Much of the commercial noise around the BLM protests felt like a marketing ploy to exploit public outrage and popular hashtags without any significant action being taken to effect proper systematic change. Aside from the obvious moral issues, it’s an incredibly short-sighted business move: deceiving customers is unsustainable for brand reputation. And the real cost becomes turning serious social issues into commodities, undermining and trivialising their cause.
‘Cancel culture’ offers one solution to this exploitation. But this does not allow brands to reflect, learn and grow. How can we expect to see more BAME and LGBTQ+ board members in leading companies if they cease to exist? Transparency offers a more nuanced, longer-term solution. In June 2020, Sharon Chuter founder of UOMA beauty called for change with her #PullUpOrShutUp campaign which lobbied brands to back up their BLM hashtags by publicly disclosing the number of black employees and top-level executives. Where more information is available to the public, brands are incentivised to affect real and lasting change.
Where Nike and Twinings are concerned it’s important to highlight their transparency around the issues addressed above. It was in Nike’s own public reports that they exposed the racial imbalance in their senior positions. And you’ve only to go a page deep into Twining’s website to locate their social impact report and ‘Sourced with Care’ programme designed to improve 500,000 lives by 2020. In June, Nike announced a $40million investment to support black communities in the US, and Twinings continues to better their work with local communities to improve living standards and opportunities.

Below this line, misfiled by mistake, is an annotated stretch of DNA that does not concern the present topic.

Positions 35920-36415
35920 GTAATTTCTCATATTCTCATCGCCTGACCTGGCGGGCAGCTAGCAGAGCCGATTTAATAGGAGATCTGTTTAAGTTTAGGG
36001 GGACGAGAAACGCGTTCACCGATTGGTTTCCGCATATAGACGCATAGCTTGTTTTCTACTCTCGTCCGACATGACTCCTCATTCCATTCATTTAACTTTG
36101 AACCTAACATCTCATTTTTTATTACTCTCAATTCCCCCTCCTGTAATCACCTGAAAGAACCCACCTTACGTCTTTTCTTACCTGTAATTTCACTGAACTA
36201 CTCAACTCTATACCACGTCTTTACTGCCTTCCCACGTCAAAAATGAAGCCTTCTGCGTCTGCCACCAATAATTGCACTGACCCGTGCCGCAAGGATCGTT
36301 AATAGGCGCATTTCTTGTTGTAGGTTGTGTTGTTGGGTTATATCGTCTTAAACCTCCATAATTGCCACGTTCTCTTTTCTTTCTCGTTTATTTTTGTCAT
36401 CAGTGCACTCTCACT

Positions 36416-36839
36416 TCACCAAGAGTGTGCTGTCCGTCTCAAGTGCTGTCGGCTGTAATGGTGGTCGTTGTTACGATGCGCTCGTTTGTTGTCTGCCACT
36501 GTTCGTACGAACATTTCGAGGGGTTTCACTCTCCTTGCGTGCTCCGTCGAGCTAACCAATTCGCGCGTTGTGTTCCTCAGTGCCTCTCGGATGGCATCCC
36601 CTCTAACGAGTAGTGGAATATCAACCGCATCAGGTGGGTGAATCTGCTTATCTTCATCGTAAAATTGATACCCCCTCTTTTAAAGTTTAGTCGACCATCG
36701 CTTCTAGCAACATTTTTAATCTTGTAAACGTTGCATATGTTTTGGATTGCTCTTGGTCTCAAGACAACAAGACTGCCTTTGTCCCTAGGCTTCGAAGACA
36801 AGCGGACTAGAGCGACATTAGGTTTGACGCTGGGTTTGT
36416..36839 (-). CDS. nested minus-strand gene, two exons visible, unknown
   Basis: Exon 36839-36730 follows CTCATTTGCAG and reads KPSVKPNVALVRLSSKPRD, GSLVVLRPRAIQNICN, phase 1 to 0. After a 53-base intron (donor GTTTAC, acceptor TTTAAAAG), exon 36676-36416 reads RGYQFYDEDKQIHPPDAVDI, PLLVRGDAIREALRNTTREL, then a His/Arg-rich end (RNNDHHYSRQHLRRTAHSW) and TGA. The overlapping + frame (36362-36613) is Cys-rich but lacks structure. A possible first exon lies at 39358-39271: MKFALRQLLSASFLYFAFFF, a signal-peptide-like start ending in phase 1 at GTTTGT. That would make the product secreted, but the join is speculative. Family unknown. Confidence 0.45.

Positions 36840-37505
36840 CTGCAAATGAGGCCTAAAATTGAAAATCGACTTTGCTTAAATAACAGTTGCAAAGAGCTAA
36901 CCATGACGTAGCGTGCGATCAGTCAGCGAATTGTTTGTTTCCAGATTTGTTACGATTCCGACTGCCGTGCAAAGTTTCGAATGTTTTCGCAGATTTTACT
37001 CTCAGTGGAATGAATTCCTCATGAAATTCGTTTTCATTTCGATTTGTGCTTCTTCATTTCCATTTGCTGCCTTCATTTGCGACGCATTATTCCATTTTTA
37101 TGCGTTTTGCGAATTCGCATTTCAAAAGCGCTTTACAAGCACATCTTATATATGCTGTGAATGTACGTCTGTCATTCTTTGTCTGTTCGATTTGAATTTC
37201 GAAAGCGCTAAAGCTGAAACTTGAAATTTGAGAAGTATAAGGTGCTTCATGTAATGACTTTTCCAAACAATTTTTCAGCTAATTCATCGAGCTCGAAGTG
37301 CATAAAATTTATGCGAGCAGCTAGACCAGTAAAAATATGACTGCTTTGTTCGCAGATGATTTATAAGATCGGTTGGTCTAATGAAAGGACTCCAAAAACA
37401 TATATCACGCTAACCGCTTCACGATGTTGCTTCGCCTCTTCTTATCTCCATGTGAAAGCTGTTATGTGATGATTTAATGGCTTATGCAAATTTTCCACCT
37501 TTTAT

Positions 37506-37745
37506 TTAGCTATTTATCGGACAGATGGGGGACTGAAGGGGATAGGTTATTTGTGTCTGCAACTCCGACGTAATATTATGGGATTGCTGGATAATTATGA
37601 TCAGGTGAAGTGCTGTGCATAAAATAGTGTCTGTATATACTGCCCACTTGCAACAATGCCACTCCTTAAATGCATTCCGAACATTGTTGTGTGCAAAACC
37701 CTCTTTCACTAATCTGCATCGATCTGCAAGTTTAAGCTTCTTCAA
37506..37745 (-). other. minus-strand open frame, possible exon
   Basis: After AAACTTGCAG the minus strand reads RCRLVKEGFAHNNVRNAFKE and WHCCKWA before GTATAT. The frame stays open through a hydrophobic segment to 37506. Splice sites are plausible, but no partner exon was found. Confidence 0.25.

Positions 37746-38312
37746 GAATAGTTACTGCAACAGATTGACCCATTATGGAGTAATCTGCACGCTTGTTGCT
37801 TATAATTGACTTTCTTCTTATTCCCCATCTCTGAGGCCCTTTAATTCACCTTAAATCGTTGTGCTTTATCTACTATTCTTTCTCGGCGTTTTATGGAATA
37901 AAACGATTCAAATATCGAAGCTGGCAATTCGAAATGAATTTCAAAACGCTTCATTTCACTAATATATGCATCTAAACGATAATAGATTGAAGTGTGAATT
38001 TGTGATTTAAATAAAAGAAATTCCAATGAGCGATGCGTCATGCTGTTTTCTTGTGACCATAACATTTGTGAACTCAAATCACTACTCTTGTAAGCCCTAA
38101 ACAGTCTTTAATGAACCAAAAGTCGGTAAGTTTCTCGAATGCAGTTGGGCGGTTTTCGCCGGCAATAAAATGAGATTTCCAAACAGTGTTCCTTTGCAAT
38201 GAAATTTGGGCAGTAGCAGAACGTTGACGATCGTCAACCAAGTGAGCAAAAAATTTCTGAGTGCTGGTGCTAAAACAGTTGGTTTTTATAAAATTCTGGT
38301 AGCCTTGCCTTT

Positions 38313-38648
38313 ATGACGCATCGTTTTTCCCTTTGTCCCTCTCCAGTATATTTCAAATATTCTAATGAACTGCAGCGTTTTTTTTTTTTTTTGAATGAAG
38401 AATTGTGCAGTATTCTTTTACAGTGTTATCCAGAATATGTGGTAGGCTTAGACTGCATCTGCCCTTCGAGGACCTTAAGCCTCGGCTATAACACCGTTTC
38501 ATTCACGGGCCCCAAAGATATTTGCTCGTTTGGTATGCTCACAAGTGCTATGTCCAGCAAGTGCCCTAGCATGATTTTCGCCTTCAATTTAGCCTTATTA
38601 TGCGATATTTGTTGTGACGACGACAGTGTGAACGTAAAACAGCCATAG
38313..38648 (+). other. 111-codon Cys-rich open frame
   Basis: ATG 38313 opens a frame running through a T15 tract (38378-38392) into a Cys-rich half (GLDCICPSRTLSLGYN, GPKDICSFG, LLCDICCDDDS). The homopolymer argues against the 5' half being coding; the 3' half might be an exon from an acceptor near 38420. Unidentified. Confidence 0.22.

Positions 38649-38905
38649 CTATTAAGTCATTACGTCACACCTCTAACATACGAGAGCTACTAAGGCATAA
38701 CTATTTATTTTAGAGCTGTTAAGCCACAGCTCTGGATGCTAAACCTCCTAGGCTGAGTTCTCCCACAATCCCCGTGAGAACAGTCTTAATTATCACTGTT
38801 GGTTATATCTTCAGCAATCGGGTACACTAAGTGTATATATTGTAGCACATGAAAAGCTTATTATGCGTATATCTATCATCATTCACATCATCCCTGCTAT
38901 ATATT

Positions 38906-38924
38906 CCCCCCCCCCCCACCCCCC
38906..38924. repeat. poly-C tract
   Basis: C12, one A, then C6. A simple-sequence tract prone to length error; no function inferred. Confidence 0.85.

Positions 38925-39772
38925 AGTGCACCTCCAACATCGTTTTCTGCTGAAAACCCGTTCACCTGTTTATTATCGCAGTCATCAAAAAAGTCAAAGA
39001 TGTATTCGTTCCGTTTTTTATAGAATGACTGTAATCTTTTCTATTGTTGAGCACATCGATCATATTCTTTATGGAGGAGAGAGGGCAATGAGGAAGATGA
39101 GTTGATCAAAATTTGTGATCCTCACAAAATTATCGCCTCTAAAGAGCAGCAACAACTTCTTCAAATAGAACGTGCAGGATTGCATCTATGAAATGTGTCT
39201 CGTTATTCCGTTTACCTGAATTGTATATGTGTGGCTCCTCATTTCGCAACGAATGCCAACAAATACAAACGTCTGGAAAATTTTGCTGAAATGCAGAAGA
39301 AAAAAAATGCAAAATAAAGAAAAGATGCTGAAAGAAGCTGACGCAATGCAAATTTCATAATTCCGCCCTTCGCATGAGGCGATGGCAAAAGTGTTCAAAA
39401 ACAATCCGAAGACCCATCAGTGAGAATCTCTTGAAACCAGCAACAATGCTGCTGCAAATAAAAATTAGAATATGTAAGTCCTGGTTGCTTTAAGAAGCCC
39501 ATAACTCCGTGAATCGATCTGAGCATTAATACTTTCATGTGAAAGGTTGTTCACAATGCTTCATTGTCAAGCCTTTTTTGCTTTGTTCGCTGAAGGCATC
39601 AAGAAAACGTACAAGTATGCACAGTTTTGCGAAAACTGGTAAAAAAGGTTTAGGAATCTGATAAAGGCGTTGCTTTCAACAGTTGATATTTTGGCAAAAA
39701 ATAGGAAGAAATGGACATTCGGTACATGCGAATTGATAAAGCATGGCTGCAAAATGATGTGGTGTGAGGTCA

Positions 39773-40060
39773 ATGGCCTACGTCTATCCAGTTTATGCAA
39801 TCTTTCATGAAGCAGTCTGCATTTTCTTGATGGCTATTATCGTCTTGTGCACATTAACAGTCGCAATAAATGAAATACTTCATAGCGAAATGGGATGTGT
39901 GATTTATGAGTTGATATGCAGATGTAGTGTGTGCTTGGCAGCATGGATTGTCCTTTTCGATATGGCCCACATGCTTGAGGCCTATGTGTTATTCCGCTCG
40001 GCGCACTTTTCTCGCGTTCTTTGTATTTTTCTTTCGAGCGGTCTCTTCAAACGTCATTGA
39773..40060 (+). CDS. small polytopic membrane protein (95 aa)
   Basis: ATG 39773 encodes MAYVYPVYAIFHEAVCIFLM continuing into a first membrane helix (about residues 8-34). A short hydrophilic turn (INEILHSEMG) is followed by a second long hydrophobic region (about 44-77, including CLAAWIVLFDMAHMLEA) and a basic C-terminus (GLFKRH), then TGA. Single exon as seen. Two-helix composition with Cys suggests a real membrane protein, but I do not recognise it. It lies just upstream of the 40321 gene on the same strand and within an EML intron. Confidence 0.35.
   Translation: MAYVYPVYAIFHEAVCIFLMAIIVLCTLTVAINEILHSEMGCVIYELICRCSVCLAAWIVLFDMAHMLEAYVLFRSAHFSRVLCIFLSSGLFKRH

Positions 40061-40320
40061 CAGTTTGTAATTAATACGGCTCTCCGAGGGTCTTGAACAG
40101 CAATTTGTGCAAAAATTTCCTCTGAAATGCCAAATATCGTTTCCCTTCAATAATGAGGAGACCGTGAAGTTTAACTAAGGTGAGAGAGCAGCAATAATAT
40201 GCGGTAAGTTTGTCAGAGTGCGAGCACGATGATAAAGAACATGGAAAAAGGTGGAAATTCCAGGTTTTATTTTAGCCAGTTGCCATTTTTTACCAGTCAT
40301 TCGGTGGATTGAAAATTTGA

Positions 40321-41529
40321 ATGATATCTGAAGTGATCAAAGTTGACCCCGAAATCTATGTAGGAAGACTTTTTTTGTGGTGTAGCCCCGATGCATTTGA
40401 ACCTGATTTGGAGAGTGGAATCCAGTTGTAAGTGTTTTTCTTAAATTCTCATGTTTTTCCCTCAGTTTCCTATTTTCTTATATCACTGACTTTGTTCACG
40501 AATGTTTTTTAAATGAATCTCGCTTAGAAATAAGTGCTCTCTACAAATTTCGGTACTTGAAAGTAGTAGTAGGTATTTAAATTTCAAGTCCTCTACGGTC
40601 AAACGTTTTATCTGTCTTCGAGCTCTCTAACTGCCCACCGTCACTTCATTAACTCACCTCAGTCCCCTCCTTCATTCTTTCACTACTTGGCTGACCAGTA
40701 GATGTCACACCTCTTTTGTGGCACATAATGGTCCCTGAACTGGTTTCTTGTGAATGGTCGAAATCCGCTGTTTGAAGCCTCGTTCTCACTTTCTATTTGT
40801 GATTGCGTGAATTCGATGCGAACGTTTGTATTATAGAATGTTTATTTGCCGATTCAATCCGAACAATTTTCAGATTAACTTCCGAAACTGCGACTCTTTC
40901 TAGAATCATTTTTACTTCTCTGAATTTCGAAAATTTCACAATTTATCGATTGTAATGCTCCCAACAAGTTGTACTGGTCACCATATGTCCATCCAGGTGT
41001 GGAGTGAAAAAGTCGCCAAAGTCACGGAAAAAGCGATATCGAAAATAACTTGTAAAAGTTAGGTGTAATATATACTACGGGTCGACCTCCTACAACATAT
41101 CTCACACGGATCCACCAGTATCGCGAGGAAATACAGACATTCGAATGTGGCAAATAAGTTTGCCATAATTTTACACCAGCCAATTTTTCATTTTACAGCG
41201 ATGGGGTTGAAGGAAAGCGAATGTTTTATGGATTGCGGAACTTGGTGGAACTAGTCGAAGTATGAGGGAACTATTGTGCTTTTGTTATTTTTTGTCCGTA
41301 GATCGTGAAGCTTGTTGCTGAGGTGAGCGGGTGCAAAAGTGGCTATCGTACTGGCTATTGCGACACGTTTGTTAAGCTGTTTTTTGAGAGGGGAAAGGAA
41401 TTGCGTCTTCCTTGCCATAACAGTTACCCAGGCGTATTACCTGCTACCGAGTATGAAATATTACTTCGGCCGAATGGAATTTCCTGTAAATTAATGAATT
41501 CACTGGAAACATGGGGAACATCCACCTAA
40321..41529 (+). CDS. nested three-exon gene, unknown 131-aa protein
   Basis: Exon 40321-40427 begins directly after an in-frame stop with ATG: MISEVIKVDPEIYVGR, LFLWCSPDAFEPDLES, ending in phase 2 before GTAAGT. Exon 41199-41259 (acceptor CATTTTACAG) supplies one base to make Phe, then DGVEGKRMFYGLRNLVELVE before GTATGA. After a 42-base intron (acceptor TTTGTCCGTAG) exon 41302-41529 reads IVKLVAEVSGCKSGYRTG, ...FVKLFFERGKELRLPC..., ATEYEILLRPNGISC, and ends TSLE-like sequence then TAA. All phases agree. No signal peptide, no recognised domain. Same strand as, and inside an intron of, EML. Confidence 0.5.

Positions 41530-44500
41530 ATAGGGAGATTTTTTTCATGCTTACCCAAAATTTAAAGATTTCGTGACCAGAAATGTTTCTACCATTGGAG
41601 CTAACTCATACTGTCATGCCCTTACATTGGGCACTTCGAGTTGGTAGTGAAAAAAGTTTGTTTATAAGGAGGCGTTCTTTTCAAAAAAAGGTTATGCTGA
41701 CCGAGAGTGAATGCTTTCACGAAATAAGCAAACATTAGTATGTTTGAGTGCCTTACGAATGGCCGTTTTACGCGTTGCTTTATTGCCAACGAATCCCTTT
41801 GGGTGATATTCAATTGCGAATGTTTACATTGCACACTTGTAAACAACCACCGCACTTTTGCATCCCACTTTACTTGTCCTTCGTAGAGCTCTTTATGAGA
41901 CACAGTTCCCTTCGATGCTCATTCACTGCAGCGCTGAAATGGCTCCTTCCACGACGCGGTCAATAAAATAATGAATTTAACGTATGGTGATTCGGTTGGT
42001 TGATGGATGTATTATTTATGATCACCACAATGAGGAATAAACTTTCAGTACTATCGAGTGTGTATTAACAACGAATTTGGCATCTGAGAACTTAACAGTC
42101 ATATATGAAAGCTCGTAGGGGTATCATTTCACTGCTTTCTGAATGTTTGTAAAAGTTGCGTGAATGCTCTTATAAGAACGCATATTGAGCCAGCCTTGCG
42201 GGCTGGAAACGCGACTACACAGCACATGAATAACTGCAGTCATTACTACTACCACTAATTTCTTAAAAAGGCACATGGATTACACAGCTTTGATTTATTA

One of the key takeaways from 2020 and the BLM movements has been for individuals to listen more and educate themselves on issues – even where they feel incendiary or difficult. Brands, too, should take stock of this. With many subjective unknowns, the only fear should be stubbornness and the inability to change and pivot when the world calls for better. Yesterday’s issues can be today’s change. And transparency and time, as opposed to a vacuous tweet, will tell if companies have truly progressed and are committed to making serious change.
As consumers, we can support this change by demanding transparency. Do a little digging. Look at a company’s track record. Think, where do they invest? What do they stand for? Who do they support? Where does the product come from? The answers will ensure that the real cost of a product doesn’t come at the exploitation of a minority group or PR fanfare. For brands to be sustainable and truly operate with purpose, they need to invest in a culture of trust, transparency and fair treatment from the ground up. That is worth any price.
Written by Louise Bastock, writer
DISCLAIMER: We endeavour to always credit the correct original source of every image, however if you think a credit may be incorrect, please contact us at firstname.lastname@example.org.